You may recall me writing last spring that I decided to take seven weeks off of work; a sabbatical of my own making. While the circumstances were such that I had to step into “work mode” a few times (I am an executive director of a nonprofit), overall, from mid April through the month of May, I focused on my own personal projects and being a mom. Quiet meditative mornings spent writing and connecting with Spirit, and afternoons completing a life coaching program defined my days. My time off reached its completion with a trip to Mexico; very lovely indeed.
As I knew would be the case, I hit the ground running when I returned to work, and two days after flying from Puerto Vallarta to Dallas and driving back to Oklahoma, I made the drive back to Texas for several days of meetings. I felt a little “spacey,” as my brain revved back up, but as desperate as I had felt seven weeks earlier to have my break from work, I was supercharged and glad to be back!
These meetings were no dull affair; I was with a group of people who hold parallel positions to mine from across the country. The value of our time together is why I came back to work a week earlier than I had originally planned. While we have come together to work toward nationwide goals and collaboration, these people are my professional support system.
On one of these days, I looked across the room at Bev while she was speaking, and was flooded with memories from six years earlier, prior to stepping into my current position. It was a series of dreams, likely triggered by my location in El Rito, New Mexico. In my dream, the tribe was fracturing as it became known that efforts toward “population control” due to extreme drought and grain stores had been unnecessary; tribal leaders were saving the food for themselves. The population control involved infanticide.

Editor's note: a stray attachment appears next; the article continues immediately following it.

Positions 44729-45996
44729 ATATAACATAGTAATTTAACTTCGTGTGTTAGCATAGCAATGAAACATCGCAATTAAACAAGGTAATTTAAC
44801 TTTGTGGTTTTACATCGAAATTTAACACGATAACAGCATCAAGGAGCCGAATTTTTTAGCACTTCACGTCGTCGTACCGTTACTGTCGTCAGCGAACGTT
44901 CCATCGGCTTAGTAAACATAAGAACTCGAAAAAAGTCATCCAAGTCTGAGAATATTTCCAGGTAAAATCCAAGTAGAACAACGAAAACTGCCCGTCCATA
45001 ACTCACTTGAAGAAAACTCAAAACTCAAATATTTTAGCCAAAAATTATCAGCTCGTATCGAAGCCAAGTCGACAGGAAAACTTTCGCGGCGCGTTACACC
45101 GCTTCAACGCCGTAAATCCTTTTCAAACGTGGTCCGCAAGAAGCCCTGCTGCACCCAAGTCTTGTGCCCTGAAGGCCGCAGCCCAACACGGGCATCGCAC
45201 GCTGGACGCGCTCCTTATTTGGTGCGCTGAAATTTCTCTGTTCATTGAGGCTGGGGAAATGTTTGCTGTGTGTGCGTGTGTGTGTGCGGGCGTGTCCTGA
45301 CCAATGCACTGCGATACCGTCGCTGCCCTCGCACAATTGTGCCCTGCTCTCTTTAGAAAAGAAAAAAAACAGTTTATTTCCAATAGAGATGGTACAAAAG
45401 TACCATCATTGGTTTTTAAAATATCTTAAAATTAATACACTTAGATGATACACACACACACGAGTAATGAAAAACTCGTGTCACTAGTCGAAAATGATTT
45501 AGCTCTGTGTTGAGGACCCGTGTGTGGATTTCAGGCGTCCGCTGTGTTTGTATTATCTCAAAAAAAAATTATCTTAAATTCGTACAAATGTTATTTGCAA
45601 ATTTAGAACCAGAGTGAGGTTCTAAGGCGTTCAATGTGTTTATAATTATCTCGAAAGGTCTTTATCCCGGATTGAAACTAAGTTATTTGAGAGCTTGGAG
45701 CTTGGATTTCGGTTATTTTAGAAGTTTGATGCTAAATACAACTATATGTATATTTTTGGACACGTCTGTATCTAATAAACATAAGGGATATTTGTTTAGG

As I awoke from that dream, Bev’s name, first and last came to me. This unfolding continued after I returned home, and with follow up research, I came across some articles that suggested population control may have been used (sometime between 1100 and 1300 AD), and part of the tribe inhabiting the area split off and headed north to the area around El Rito. Two years later, when I was well into my current position, I would be filled with recognition as I started seeing the names that had come to me in the dream state. This loose network of individuals was the “tribe.”
I don’t think about this often, and over the past few years of working closely with these people, I haven’t thought about it at all. Interestingly, we work in the field of child abuse and advocacy. What is this 21st century experiment we are engaged in? And what have we come to try and do, en masse, in this lifetime?
While I have ideas about the answers to those questions, I may never know. But I am grateful, that on my fourth day back at work after a Spirit filled seven weeks, I recalled those dreams and glimpsed the greater totality in which we all take part.